Space aliens. Without more details it is hard to say from what planet.
39 responses Add your response
First, is it idler drive, belt drive or direct drive? If idler, perhaps the idler wheel needs resurfacing, if belt the belt could be slipping. You can put the belt in a bag with talcum powder and shake it up and reuse the belt. If it still slips, get a new belt from the manufacturer. If it’s direct drive, the speed controller circuitry could be defective.
On a deck with a synchronous motor (Elite Rock) a new phasing capacitor resulted in the pulley just quivering back and forth, until the deck was turned by hand when it kept going. After a while it would start on its own in the right direction but with momentary misses, which went after a few days. Was the new capacitor forming up after being unused for too long? No idea but the speed glitches never came back in ten years.
On a deck with a brushed DC motor and a feed forward power supply (Artemis SA-1) it was a symptom of the sintered motor bearing running out of oil. Getting some more in required removing the pulley but the adhesive had gone soft so it could be eased off and 100μl of oil (I used Nye Lubricants 181B but the designer recommended liquid bearing, however they wouldn’t supply that outside the US) run down the shaft to soak into the bearing, I did this 25μl at a time rather than all at once. When I replaced the bearing with a bit of loctite 648 retainer to hold it in place I made sure there was enough gap to get a micro syringe needle into to top up the oil in future.
There isn’t one answer to this one.
If it is a table with no fixed speed controller, it could have been a surge or power change in the system temporarily. in other words, if a large load came on-line in your area, the frequency would changes for a very short time so that additional generation can catch up with the load.
So, if you have a 60 hz system, it is fluctuating between say 59.5 hz and 60.7 hz. (just an example). So, most people use a stroboscope disc and a regular incandescent bulb and adjust the turntable speed for exactly the correct speed. But, this only works if the system frequency does not change and it always changes. Electrical system controllers and auto transformers adjust voltages to compensate for system load changes.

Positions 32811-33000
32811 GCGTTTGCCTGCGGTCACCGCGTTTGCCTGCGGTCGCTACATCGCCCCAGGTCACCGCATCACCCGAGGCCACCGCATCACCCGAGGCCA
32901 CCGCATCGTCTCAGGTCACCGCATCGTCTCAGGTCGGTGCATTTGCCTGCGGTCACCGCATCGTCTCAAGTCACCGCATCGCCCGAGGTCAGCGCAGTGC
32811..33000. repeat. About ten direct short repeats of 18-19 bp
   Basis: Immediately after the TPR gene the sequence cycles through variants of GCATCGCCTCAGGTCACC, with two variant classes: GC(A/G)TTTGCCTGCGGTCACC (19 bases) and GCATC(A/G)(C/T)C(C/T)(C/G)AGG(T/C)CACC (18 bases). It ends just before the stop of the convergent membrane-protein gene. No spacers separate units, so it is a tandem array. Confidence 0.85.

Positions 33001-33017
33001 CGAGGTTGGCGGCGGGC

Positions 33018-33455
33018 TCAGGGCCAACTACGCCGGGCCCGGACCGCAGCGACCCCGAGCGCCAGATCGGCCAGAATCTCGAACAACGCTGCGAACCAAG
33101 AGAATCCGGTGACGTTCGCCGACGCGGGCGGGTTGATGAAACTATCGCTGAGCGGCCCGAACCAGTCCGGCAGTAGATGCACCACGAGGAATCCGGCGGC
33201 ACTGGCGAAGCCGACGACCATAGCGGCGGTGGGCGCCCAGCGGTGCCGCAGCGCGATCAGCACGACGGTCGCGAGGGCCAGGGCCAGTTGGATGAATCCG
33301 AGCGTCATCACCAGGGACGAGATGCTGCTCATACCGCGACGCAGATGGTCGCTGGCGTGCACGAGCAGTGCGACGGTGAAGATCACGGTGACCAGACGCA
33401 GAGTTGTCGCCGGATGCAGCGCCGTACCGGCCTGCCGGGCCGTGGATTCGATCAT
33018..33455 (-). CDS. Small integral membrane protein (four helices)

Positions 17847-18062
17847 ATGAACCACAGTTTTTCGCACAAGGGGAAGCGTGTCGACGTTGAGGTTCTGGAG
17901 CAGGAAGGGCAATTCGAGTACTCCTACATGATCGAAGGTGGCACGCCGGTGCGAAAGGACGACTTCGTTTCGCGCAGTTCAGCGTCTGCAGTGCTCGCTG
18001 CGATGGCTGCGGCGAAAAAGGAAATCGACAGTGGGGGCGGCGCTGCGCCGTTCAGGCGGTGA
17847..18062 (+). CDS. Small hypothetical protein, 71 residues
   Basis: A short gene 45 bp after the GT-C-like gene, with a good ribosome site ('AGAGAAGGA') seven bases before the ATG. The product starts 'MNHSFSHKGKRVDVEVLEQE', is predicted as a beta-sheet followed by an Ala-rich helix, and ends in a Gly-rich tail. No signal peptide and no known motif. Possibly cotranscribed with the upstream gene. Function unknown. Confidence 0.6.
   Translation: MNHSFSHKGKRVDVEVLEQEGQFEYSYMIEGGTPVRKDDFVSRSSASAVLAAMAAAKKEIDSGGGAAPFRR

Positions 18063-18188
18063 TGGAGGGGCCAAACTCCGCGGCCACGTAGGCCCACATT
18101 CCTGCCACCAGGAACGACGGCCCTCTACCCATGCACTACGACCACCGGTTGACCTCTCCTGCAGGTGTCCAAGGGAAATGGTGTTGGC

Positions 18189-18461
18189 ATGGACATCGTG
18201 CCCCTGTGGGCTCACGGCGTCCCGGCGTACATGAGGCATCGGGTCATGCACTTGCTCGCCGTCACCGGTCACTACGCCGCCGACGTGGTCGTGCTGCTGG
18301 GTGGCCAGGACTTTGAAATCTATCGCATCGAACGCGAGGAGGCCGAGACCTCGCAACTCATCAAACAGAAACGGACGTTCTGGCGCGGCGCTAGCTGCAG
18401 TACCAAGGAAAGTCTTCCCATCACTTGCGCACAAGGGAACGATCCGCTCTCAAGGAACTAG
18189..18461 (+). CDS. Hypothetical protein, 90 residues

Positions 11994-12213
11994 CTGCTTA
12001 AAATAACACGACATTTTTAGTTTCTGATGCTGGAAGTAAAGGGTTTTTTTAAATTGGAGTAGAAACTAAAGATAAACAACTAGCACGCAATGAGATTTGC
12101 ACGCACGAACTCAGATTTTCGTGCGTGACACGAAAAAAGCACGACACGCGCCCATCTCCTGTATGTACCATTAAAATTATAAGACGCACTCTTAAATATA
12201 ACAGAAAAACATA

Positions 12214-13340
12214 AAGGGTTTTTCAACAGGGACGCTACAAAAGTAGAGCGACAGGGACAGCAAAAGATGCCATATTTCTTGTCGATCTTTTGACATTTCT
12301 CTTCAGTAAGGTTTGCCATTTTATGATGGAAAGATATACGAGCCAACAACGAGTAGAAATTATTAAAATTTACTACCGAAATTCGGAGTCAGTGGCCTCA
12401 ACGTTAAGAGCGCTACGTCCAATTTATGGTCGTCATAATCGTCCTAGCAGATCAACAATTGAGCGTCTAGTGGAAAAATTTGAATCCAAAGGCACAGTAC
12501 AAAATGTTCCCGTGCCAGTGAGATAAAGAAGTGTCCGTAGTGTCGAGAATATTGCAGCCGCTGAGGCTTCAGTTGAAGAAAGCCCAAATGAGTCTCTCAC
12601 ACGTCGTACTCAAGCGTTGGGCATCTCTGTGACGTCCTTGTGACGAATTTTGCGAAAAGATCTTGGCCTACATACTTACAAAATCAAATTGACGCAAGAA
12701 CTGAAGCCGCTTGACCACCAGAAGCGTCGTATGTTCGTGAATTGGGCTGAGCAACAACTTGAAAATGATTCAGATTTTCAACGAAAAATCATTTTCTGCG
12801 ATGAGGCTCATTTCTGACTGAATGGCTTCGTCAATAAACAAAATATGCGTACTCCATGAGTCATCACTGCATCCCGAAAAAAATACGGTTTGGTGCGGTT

So, you could have experienced a system surge in your area for a short moment.
If you have a speed controller, that is different. A speed controller takes the 60 Hz frequency (USA) and voltage and converts it to DC, the converts it back to a fixed line voltage and a fixed unchanging 60 Hz, making your turntable speed always fixed regardless of changes in system frequency from the wall.
Unless one has a speed controller, internal or external, the turntable speed is subject to changes based on the electrical system changes based on loading.
Of course, this is assuming that nothing went wrong with your system.
I hope this helps.
For fun, get an inexpensive (a few dollars) stroboscope disc and a incandescent bulb and check the turntable speed.
Now after a full day of denial the military has released evidence of multiple sightings by pilots and radar. What was originally denied to even be happening is now openly discussed as being due to space aliens. Unfortunately too late, as we can see from the lack of replies the OP has been abducted. If only he had known to unleash the yodeling. https://youtu.be/aTe0MjAZvMU?t=49
Depending on time of day and prevailing weather conditions driving load against the power grid, it might have been a fluctuation in available current in the power grid feeding electric service to your home. It happens on a weekly basis for our power grid. The various fans that help our ancient HVAC system move air in our home will slow then speed up at various times through the day, much too subtle to cause the lights to dim. Once the load stabilizes after 10pm or so all things plugged in are much happier.
I actually went to play a record today, and I had to press the (electronic) buttons multiple times before it did its function. There was no speed swell, though.I put myself through engineering school fixing problems like this. Its very common on older turntables. The speed selector switch can have corrosion, as well as whatever controls might exist for setting the speed on both 33 and 45.